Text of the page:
Estimating absorbed dose of pesticides in a field setting using biomonitoring data and pharmacokinetic models

Deanna P. Scher, Ronald J. Sawchuk, Bruce H Alexander, John L. Adgate

Research output: Contribution to journalArticlepeer-review

13 Scopus citations


Linking biomarker data to pharmacokinetic (PK) models permits comparison of absorbed dose with a toxicological benchmark, which is an important step to understanding the health implications of pesticide exposure. The purpose of this analysis was to evaluate the feasibility of reconstructing the absorbed dose of two pesticides using PK models developed from biomarker data in a study of occupational application of these compounds. Twenty-four-hour urine samples were collected from farmers 24 h before through 96 h after a typical application of chlorpyrifos or 2,4-D. PK models were used to link the amounts found in urine samples to absorbed dose. Modeled total body dose estimates (in micrograms) were compared to measured dose from time 0-96 h. Despite the complexities surrounding the interpretation of biomonitoring data from a field setting, the models developed as part of this analysis accurately estimated the absorbed dose of 2,4-D and chlorpyrifos when collection of urine samples was largely complete. Over half of the farmers were excluded from modeling due to suspected noncompliance with urine collection or confounding exposure events, which highlights the importance of these issues for designing and interpreting biomonitoring data in future studies. Further evaluation of PK models in scenarios using single void samples is warranted for improving field-based dose assessments.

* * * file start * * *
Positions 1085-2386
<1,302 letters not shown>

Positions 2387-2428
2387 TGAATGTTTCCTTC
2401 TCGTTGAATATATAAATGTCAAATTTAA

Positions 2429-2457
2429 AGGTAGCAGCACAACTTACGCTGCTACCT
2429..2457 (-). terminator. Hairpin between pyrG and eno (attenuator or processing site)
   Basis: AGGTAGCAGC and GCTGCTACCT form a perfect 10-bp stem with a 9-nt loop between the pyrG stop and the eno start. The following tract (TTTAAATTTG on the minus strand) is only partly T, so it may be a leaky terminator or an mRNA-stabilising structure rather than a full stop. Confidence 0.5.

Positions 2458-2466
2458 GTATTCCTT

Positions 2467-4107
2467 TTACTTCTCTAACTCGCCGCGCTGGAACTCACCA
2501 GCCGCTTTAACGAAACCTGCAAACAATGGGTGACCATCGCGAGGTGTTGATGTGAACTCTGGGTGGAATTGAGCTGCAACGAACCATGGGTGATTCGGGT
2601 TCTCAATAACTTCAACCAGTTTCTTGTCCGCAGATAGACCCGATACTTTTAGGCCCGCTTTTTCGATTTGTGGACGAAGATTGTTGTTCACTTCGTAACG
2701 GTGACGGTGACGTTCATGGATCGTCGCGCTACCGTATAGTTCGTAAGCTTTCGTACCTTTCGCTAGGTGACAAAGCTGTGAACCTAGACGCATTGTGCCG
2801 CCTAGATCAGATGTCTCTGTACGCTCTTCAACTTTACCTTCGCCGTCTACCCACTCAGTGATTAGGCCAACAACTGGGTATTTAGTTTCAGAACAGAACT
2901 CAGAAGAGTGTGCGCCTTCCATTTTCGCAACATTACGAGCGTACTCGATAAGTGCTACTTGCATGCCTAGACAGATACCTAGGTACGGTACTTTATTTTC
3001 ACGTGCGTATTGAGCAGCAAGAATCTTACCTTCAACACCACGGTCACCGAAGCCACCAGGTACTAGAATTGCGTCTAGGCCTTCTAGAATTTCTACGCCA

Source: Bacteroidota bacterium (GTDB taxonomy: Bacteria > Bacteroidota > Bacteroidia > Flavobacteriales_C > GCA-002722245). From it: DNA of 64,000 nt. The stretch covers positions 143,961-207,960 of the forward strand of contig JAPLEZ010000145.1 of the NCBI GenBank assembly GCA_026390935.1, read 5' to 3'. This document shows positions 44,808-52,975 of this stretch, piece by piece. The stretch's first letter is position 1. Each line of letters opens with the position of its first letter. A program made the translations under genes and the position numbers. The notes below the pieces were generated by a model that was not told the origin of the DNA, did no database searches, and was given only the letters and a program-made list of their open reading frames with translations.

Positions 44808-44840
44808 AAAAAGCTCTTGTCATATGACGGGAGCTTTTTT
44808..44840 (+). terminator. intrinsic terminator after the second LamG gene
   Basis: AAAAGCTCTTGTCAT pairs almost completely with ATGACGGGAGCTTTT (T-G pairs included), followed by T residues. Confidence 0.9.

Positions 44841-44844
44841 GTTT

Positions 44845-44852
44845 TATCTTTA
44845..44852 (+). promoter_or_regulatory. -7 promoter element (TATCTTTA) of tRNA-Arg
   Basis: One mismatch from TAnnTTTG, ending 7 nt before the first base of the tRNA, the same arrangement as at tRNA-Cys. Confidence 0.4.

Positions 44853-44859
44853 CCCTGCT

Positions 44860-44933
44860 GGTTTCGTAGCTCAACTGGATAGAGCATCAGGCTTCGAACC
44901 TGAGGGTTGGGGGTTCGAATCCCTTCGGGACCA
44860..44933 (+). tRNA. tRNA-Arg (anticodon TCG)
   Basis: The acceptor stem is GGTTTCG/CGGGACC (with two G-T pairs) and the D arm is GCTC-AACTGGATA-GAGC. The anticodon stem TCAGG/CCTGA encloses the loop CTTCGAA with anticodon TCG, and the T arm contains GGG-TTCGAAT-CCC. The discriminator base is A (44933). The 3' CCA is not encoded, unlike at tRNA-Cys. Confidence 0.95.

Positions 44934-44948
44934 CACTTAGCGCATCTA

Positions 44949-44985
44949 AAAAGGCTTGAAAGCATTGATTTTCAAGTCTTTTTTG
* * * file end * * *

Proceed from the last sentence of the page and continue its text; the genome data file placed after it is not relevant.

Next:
Original languageEnglish (US)
Pages (from-to)373-383
Number of pages11
JournalJournal of Toxicology and Environmental Health - Part A: Current Issues
Issue number6
StatePublished - Jan 2008

Bibliographical note

Funding Information:
This work was supported by grant 5 T32 ES010956 from the National Institute of Environmental Health Sciences (NIEHS), NIH. The contents are solely the responsibility of the authors and do not necessarily represent the official views of the NIEHS, NIH. This work was also supported by the University of Minnesota Doctoral Dissertation Fellowship. The Farm Family Exposure Study was funded through a grant to the University of Minnesota by Bayer, Dow, Dupont, FMC, Monsanto, Syngenta, and the American Chemistry Council.


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